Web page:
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Ernest Nkosi on why funding his film was “impossible” – and how he did it anyway

Thina Sobalili: The Two of Us is the latest local movie to hit the film-festival circuit – and it’s already been raking in the awards. Filmmaker Ernest Nkosi chatted to BONGIWE TUTU about raising the funds to follow his dreams. 

Thina Sobabili explores the strained relationship between siblings Thulas and Zanele. After witnessing the abuse of his sister, Thulas is bent on protecting Zanele at any cost. When Zanele enters into a relationship with an older man, his protective instincts are provoked – with far-reaching consequences.

THINA SOBABILI (The Two Of Us) from Ernest Nkosi on Vimeo.

Nkosi said he drew his inspiration for making the film from where he grew up: Katlego in the East Rand. “I believe in the people in my community, because in their everyday challenges they overcome and keep pushing for something better,” he told The Daily Vox.

Although Thina Sobabili is set in Alexandra, Nkosi said people there face similar challenges to those in Katlego and also maintain a strong sense of community in the face of hardship. “That is why I felt Alex would be the perfect place for the film,” he said.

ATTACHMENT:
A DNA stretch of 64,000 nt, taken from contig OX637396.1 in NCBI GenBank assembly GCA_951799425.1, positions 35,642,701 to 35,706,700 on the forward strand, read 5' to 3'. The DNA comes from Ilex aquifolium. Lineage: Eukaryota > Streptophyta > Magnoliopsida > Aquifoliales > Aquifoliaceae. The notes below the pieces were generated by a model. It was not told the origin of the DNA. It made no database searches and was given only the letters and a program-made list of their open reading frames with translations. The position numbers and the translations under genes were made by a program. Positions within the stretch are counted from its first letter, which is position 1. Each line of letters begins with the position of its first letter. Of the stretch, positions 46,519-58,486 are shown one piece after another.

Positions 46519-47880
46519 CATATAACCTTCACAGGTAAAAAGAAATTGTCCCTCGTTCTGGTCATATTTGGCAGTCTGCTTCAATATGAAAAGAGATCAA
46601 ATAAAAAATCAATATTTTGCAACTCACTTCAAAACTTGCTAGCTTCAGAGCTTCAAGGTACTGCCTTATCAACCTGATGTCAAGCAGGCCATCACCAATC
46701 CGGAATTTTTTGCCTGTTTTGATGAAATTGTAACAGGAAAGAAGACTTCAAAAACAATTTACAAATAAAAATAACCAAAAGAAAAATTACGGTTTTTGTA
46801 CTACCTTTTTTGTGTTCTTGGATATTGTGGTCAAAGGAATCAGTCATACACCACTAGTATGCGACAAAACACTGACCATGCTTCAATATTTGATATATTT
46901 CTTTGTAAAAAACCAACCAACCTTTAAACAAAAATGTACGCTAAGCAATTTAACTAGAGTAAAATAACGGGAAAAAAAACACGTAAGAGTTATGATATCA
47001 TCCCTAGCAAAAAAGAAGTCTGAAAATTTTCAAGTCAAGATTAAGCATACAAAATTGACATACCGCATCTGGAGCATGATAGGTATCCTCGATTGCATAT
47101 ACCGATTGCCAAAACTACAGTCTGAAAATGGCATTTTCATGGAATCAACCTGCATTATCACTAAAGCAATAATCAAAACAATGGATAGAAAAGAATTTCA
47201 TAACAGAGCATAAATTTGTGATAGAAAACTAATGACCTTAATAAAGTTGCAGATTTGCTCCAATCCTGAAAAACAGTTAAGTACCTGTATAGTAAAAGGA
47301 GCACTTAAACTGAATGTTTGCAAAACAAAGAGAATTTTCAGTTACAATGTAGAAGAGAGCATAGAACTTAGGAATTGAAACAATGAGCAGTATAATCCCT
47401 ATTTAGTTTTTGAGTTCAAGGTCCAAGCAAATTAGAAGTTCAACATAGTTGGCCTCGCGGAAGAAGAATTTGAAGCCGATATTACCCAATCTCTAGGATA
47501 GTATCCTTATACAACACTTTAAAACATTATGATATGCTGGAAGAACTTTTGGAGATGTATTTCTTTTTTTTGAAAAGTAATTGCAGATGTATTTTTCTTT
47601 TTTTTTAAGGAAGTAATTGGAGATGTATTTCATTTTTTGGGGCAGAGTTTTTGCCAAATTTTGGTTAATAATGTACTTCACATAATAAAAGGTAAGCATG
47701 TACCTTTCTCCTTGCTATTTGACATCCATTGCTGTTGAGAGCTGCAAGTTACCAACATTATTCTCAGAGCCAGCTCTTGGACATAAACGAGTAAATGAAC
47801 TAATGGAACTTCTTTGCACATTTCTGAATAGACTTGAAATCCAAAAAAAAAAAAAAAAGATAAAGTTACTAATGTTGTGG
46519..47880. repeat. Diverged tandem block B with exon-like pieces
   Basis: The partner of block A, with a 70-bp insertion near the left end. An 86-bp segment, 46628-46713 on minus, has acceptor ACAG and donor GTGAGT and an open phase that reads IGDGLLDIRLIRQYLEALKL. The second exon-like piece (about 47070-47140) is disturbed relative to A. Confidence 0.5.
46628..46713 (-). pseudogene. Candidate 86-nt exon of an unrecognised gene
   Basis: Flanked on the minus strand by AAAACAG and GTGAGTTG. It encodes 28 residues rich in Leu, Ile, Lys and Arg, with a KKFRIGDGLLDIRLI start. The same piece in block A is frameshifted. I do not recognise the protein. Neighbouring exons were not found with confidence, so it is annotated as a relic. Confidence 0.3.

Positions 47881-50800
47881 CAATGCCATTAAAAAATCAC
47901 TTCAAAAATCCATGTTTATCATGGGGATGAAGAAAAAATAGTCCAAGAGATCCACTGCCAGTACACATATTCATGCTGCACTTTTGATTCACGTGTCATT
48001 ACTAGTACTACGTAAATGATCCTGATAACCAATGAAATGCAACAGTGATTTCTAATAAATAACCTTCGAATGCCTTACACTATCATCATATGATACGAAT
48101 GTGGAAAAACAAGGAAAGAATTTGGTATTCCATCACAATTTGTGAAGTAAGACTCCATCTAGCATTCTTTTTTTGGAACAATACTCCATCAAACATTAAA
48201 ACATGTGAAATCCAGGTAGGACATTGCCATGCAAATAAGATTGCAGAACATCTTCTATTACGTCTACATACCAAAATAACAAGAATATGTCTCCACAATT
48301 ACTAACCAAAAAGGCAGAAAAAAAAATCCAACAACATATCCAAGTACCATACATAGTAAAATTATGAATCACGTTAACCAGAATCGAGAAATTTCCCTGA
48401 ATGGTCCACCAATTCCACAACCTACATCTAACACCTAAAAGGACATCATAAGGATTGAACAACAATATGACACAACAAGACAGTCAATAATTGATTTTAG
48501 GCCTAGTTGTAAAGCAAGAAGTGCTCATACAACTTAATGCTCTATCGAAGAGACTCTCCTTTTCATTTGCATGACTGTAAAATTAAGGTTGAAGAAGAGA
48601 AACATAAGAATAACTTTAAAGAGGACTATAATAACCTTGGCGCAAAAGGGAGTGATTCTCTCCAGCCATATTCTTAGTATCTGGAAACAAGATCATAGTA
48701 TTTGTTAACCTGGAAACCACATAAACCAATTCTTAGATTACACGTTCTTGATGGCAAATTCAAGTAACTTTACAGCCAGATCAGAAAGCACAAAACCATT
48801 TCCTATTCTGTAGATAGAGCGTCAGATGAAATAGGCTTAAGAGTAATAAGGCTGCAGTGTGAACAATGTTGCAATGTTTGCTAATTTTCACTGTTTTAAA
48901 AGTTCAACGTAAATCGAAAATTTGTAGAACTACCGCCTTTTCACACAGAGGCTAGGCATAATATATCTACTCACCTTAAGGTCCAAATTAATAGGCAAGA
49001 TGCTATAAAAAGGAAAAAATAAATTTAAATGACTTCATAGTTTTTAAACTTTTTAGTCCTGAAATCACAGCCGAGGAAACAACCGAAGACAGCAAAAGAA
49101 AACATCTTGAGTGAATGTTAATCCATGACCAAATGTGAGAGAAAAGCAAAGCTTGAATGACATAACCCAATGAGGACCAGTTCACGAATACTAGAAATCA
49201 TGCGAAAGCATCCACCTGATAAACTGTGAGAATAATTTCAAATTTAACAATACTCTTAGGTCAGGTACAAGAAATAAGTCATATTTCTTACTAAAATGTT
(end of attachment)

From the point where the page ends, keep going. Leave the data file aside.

Nkosi said the biggest obstacle to newcomers in filmmaking is access to funding. “Funding your dream is almost impossible – especially if you’re regarded as a nobody. As a producer, you have to have the money yourself, but as a beginner, I had nothing,” he said.

“The South African film and television industry needs to explore undiscovered talent – just because we’re little it doesn’t mean we’re nothing.”

Nkosi said he had appealed to the National Film and Video Foundation, the Department of Trade and Industry and the Gauteng Film Commission for funding but that none of these bodies had invested in his project.

Instead, he and his production team had to hustle in order to raise funds for the film. They turned their hands to coordinating comedy shows at Jo’burg varsities and clubs, and also sold T-shirts with the message: “Dreams Come True”.

It took four years, but they eventually made about R400,000 – enough to fund a shoestring, seven-day shoot.

“Today I appreciate the struggle; we were lucky,” he said. “This is no victory for us alone, but the community of South Africa as a whole.”

Thina Sobalili has since gone on to take the Audience Choice Award at Danny Glover’s Pan African Film Festival in Los Angeles and at the Jozi Film Festival in February. The film is set to show at the Durban Film Festival in June, but is not yet slated for local commercial distribution.

– Featured image. Crop of the Thina Sobili post, via the film’s Facebook page.

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